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Domestic auto market not in pink of health

Domestic auto market not in pink of health

As India's ambition to become a global auto hub is curbed, manufacturers focus on the domestic market. But that is where the turmoil is.

R.C. Bhargava, chairman, Maruti Suzuki R.C. Bhargava, chairman, Maruti Suzuki
R.C. Bhargava breaks eye contact, looks at the blank white wall to his right and shakes his head: "I don't know," he says. Tall, lean and ramrod straight at 76, Bhargava is not easily fazed. A 1956-batch IAS officer, who became the third employee to join Maruti Udyog, now Maruti Suzuki, in the summer of 1981, and a role model for bureaucrats aspiring to change careers, he is a veteran of many battles. But ask him what a car company can do in the current scenario and his robust voice falls a few notches. "We may have to slow our investment," he says.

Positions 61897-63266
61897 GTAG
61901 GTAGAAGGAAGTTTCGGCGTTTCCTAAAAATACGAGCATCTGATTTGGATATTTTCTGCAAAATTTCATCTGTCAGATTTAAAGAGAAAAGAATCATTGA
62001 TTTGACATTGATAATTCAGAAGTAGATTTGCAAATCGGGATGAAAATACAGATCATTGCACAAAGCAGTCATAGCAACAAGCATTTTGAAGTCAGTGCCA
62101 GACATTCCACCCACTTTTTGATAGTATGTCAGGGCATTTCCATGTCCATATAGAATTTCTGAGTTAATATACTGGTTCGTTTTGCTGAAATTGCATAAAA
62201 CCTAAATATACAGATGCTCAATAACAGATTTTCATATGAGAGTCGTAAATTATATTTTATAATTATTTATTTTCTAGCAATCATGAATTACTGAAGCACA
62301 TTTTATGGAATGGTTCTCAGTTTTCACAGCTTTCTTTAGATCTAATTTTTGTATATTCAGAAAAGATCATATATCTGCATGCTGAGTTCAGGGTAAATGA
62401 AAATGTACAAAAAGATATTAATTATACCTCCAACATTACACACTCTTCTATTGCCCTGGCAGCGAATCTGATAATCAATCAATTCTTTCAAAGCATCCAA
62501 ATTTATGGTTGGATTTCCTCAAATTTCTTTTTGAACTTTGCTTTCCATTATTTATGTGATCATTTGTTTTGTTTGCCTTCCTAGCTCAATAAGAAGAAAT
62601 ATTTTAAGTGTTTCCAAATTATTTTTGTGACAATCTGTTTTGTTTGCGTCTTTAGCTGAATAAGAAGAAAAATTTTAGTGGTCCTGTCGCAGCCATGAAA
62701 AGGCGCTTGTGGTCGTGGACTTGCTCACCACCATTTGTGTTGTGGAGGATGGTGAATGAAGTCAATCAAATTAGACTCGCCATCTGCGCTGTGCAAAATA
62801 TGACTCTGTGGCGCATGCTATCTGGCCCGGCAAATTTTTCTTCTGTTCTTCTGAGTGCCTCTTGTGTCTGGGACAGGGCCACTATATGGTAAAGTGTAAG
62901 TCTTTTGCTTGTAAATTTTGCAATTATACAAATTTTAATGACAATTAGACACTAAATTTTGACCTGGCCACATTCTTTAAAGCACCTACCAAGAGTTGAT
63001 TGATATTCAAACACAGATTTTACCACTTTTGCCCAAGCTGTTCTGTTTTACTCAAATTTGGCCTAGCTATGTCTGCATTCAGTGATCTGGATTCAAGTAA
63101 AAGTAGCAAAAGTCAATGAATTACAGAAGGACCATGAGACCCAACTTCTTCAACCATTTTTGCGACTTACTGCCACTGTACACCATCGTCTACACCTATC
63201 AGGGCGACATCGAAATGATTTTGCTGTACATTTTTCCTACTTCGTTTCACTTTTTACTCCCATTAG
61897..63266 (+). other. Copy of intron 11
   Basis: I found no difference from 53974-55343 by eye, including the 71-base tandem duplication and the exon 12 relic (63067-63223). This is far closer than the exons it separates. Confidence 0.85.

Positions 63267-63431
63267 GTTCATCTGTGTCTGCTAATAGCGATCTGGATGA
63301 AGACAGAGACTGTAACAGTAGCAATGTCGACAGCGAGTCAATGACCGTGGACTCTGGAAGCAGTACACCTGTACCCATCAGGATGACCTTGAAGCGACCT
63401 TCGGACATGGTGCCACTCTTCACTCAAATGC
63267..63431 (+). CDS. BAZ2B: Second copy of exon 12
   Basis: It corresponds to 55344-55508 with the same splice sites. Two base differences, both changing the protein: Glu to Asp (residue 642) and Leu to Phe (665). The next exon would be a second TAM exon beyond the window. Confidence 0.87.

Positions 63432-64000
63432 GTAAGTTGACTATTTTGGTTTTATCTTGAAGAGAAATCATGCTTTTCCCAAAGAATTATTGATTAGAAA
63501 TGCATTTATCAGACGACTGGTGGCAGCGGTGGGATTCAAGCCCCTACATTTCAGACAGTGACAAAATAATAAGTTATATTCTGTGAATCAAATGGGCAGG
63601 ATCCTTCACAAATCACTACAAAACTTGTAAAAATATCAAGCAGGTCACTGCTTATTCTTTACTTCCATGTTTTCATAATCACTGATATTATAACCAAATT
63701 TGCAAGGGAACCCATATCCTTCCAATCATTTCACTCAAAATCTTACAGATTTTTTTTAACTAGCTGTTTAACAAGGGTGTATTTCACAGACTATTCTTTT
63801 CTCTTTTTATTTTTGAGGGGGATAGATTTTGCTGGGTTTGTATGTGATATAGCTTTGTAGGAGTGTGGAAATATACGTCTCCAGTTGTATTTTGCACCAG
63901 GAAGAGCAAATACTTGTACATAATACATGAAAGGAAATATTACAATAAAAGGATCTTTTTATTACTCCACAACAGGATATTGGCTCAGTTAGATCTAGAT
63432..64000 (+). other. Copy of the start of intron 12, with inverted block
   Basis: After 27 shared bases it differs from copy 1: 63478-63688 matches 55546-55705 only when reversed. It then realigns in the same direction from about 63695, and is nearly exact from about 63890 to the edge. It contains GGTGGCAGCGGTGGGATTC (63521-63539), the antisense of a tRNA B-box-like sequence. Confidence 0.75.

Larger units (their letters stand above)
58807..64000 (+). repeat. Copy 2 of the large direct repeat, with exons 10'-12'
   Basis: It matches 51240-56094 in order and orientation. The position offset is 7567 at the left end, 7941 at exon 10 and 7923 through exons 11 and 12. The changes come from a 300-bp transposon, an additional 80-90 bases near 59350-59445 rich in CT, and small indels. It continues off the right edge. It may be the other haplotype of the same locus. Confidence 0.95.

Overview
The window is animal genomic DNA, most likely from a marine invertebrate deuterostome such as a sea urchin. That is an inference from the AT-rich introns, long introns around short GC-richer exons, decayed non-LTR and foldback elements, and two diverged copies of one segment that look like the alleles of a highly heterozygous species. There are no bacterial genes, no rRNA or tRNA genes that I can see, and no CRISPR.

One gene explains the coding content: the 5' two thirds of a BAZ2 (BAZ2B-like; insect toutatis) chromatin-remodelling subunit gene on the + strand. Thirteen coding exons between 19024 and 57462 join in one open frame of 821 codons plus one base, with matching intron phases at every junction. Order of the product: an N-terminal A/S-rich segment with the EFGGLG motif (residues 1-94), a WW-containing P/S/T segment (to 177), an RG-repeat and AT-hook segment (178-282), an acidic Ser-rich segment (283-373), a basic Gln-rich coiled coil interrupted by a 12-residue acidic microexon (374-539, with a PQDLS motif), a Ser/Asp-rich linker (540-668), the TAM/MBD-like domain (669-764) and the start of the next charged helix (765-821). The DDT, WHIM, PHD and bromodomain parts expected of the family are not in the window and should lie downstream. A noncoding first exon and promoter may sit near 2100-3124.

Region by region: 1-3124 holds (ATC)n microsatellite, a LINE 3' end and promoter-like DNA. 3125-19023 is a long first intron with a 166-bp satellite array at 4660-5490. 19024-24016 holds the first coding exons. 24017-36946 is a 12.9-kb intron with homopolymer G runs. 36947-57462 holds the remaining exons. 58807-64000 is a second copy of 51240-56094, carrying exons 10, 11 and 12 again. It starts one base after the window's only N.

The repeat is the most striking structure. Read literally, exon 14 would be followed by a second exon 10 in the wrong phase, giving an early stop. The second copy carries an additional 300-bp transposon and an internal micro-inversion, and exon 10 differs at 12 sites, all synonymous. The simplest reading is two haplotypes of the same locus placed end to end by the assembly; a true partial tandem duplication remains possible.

Maruti Suzuki, of which Bhargava is the Chairman, lords it over half the country's car market. It is about to start work on a third manufacturing plant, for which it is almost certain to go out of Haryana - where it has plants in Gurgaon and Manesar - to Gujarat. It is also slated to launch at least three new models by the end of next year, beginning with an all-new Swift in the middle of this month (August).